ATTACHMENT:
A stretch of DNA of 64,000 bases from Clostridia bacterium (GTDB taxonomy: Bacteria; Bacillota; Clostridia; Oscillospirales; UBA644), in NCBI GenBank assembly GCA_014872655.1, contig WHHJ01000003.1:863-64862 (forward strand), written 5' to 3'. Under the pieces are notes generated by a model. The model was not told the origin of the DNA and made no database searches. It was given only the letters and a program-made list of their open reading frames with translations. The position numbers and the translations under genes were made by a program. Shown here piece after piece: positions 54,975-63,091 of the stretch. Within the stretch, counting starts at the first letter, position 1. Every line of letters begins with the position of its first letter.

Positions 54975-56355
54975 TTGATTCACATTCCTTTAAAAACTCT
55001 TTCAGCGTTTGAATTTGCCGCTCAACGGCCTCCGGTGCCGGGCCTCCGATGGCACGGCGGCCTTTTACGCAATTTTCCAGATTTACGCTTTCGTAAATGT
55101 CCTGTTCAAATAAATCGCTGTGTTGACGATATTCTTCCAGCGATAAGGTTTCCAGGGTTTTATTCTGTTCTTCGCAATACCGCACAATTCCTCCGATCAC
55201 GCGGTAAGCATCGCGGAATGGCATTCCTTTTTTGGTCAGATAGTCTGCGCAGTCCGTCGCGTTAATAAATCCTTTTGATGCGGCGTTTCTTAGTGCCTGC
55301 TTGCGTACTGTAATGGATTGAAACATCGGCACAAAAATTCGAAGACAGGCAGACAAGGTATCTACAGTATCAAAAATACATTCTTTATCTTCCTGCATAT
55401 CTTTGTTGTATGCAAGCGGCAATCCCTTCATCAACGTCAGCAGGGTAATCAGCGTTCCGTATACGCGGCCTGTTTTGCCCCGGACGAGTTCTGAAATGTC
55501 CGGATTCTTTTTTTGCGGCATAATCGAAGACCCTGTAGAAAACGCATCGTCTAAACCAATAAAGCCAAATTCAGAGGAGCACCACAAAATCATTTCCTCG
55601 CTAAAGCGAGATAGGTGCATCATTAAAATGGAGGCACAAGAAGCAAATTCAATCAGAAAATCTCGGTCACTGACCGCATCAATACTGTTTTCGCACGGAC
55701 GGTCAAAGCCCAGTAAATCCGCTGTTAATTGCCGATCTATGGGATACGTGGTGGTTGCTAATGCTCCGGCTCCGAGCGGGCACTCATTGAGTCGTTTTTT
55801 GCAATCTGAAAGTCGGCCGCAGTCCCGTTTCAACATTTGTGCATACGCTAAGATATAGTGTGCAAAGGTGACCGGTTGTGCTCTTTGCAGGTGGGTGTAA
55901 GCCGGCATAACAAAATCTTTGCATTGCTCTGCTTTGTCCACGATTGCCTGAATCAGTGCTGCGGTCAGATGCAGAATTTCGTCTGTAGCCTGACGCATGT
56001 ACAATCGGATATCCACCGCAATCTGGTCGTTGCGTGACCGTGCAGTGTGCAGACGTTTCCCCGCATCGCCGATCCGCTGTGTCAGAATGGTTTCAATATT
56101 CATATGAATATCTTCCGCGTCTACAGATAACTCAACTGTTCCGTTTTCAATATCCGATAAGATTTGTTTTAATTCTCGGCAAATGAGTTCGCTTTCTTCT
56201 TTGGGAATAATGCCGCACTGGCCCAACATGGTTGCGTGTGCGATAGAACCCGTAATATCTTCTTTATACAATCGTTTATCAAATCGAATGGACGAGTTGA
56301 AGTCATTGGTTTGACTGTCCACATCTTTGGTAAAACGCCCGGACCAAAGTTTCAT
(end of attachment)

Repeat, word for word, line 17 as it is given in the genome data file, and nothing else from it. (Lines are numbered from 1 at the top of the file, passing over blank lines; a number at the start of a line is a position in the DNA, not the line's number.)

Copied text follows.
56301 AGTCATTGGTTTGACTGTCCACATCTTTGGTAAAACGCCCGGACCAAAGTTTCAT